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Discrimination Suit Dropped Against TV's Paula Deen

Cooking show host Paula Deen in an appearance on <em>Fox & Friends</em> last December.
Slaven Vlasic
Getty Images
Cooking show host Paula Deen in an appearance on Fox & Friends last December.

An agreement has been reached to dismiss a sexual harassment and discrimination suit against Food Network personality Paula Deen and her brother.

The Associated Press reports that a document filed in U.S. District Court in Savannah, Ga., said the parties had reached agreement "without any award or fees to any party."

Lisa Jackson — a former employee of Uncle Bubba's Seafood and Oyster House, a restaurant owned by Deen and her brother, Bubba Hiers — charged that she suffered from sexual harassment and racial discrimination.

Earlier this month, U.S. District Court Judge William T. Moore Jr. threw out the discrimination claims, saying Jackson had no standing to sue for what she said was ill-treatment of black workers at the restaurant.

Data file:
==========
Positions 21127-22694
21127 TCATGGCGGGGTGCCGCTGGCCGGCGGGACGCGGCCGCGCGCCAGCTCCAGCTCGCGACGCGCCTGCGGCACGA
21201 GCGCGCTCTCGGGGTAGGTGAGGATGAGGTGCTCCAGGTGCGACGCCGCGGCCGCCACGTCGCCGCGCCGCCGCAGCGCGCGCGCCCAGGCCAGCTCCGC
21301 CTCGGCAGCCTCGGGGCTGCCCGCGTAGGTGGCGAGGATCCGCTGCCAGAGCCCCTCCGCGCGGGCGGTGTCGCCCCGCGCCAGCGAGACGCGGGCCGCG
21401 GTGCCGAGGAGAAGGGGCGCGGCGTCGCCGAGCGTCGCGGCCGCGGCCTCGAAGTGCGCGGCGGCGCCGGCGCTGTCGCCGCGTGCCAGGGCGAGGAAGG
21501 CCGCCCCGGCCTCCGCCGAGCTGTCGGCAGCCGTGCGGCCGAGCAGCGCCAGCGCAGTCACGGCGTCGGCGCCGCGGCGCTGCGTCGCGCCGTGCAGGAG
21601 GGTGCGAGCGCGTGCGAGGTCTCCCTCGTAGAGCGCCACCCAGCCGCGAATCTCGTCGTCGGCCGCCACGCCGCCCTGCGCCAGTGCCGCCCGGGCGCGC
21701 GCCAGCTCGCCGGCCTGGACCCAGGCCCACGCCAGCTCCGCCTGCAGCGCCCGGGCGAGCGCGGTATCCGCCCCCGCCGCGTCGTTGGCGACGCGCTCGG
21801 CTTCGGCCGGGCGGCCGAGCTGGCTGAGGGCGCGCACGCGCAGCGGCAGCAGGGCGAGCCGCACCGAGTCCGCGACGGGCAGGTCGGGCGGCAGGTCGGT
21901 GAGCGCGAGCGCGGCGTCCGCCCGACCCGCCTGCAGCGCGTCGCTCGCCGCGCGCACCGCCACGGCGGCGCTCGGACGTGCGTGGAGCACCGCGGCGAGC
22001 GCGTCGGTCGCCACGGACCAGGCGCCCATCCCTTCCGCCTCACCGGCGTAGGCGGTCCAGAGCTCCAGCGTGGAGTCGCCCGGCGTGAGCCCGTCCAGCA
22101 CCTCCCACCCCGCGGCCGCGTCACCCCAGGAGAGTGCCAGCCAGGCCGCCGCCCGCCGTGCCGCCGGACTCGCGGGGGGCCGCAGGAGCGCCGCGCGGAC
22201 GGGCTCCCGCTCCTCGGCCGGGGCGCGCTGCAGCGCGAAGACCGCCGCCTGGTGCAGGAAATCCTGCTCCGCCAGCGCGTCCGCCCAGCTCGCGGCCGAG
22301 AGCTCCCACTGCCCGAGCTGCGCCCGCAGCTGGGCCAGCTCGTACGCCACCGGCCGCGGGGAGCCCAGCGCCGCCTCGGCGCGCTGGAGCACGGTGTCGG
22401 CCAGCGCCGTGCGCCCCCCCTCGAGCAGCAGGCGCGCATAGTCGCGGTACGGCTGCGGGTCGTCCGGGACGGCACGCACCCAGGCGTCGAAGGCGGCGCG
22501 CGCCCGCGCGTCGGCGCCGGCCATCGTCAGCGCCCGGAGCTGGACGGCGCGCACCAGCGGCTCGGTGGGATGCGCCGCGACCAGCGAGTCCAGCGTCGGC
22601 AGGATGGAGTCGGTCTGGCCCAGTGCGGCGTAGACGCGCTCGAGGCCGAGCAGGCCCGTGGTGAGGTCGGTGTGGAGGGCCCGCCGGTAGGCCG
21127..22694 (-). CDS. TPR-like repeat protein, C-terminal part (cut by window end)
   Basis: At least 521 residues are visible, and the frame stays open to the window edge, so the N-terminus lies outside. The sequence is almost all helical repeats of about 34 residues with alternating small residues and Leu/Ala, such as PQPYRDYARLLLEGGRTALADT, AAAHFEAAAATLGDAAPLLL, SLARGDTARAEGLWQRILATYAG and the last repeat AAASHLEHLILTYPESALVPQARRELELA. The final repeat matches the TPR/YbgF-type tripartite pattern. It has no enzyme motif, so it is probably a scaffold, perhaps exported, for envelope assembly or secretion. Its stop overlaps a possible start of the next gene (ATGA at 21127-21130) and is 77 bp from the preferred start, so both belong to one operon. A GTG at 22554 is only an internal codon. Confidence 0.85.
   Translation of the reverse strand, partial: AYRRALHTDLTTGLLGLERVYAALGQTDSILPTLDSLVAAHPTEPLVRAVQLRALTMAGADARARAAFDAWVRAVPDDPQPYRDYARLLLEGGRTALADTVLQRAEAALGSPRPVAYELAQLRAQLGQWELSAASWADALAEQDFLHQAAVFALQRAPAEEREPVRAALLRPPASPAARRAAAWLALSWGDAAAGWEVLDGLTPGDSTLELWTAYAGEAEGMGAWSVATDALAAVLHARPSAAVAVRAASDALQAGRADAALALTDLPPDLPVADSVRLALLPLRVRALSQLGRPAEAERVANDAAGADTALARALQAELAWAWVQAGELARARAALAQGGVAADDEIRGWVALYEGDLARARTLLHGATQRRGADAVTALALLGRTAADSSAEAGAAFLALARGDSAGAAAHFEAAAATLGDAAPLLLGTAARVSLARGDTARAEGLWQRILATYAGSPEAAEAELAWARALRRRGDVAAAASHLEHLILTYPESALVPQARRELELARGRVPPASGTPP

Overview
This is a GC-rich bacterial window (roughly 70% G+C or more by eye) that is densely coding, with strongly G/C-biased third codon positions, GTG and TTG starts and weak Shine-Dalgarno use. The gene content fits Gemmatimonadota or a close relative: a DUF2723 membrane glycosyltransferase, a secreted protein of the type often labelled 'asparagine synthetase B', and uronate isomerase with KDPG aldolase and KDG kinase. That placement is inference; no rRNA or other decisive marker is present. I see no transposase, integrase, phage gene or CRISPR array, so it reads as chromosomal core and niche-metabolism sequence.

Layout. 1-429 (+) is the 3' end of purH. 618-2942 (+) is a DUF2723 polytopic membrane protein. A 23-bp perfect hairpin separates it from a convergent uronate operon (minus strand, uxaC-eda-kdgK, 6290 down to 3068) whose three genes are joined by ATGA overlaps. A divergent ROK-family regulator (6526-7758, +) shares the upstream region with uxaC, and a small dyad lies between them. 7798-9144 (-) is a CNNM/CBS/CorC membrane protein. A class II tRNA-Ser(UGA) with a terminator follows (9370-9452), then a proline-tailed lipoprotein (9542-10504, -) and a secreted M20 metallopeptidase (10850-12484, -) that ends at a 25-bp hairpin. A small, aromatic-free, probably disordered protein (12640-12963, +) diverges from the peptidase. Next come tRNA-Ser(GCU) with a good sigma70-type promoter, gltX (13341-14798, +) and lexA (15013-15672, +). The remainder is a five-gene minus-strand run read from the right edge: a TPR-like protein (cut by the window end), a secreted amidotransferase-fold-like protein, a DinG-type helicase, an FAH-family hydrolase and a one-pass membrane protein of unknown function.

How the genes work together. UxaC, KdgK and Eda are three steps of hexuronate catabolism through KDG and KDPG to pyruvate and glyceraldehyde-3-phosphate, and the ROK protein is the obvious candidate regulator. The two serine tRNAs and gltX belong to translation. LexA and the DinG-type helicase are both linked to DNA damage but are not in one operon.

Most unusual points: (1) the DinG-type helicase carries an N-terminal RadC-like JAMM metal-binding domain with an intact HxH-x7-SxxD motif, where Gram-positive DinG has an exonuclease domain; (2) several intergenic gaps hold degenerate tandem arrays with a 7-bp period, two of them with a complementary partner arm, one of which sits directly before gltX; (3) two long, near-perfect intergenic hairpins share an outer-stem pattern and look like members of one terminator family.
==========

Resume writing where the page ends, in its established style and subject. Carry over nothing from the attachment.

In a statement issued by Deen, she says she's "looking forward to getting this behind me" but that she also plans to review workplace environment issues raised in the lawsuit.

In a deposition for the suit, Deen, 66, admitted to having used racial epithets, tolerating racial jokes and condoning pornography in the workplace. Soon after, the Food Network said it would not renew her contract for three regular cooking programs.

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Scott Neuman is a reporter and editor, working mainly on breaking news for NPR's digital and radio platforms.
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